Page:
435-658-1400
2017 March
30
Mar

Home is the Key

Did you know that one in four households in the US pays more than 30% of their income for housing and may have difficulty affording food, clothing, medical care or other necessities? To address the critical need for affordable housing in our community and around the world, we are joining Home is the Key, a national campaign by Habitat for Humanity International aimed at highlighting the need for decent, affordable shelter throughout the month of April.

 

Inadequate housing conditions create barriers to opportunity, success, stability and health, and we are working hard in your community to unlock the potential of hard-working families. By shopping, donating and volunteering at your neighborhood Habitat for Humanity and ReStore, you are part of a worldwide movement dedicated to ensuring everyone has a decent place to live.

 

For the month of April, in support of the Home is the Key initiative, Park City ReStore customers can make a donation at the cash register that will directly impact local housing programs and services. Come visit our ReStore today to get involved.

 

Home is the Key

30
Mar

Deconstruction is the new Demolition

Deconstruction is an environmentally-friendly alternative to demolition. Trained deconstruction crews carefully disassemble the building to salvage as many of the reusable materials as possible, diverting them from local landfills to organizations like Habitat for Humanity’s ReStore. Salvaged items typically include doors, windows, cabinets, lighting and plumbing fixtures, framing lumber, roofing materials, and flooring. Choosing deconstruction has a Economic Impact, Environmental Impact and Social Impact.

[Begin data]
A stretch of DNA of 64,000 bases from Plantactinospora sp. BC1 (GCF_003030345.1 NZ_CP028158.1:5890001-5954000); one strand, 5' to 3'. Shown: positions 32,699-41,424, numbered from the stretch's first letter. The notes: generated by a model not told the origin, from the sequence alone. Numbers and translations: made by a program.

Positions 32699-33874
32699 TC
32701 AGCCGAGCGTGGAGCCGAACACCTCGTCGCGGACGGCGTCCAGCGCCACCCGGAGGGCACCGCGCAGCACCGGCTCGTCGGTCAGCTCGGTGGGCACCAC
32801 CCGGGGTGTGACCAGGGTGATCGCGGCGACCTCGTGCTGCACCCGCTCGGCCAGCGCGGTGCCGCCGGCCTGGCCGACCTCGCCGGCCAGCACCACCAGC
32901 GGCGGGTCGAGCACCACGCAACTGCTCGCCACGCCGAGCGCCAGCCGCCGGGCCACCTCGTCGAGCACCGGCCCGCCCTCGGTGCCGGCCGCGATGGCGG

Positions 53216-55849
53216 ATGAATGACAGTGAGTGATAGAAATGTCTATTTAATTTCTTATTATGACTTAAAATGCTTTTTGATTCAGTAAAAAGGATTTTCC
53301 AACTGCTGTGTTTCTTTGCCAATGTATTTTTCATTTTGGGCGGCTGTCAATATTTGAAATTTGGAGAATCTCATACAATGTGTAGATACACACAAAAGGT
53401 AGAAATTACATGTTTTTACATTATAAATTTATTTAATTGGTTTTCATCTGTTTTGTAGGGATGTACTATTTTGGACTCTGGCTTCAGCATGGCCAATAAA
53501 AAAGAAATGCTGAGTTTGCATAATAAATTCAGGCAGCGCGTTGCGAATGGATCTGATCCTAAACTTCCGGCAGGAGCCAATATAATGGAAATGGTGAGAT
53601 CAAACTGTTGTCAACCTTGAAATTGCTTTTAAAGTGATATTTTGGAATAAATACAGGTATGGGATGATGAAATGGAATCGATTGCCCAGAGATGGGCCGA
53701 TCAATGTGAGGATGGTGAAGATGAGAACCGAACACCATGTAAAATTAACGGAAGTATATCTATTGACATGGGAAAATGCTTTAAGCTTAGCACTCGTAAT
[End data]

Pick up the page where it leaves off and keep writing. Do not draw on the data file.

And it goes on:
Economic Impact

The ReUse People of America (TRP) is a national firm specializing in the deconstruction of buildings. They currently operate in 14 states, including Utah, and estimate that their company alone has diverted over 300,000 tons of used building materials from landfills. With their thorough documentation and appraisal of all materials recycled and donated, homeowners are able realize a sizable tax benefit that generally offsets the cost of the deconstruction process. On a typical 2,400 square foot home, they estimate the average after-tax savings for deconstruction to be $11,700 over traditional demolition.

  • The majority of what is removed from a deconstructed home can be donated to a qualified 501(c)3 nonprofit and claimed as a tax right off.
  • Beyond doing the right thing, deconstruction can actually provide around $11,700 after-tax savings over “Smash and Dash” demolition on a 2,400 square foot home.
Environmental Impact

Not everyone will have the chance to do a major remodel, or tear down a house to make way for a custom home, but for people who do, there is a new GREEN way of doing things known as deconstruction. Compared to the old “smash and dash” style of demolition where everything ends up in the landfill, deconstruction is an environmentally friendly process where the home is carefully disassembled, to salvage as many reusable materials as possible. On average, 75-80% of a building can be kept out of landfills, and on occasion The ReUse People of America have reused and recycled more than 95%! Some of the few items that cannot be repurposed are drywall, rotted materials and broken tile.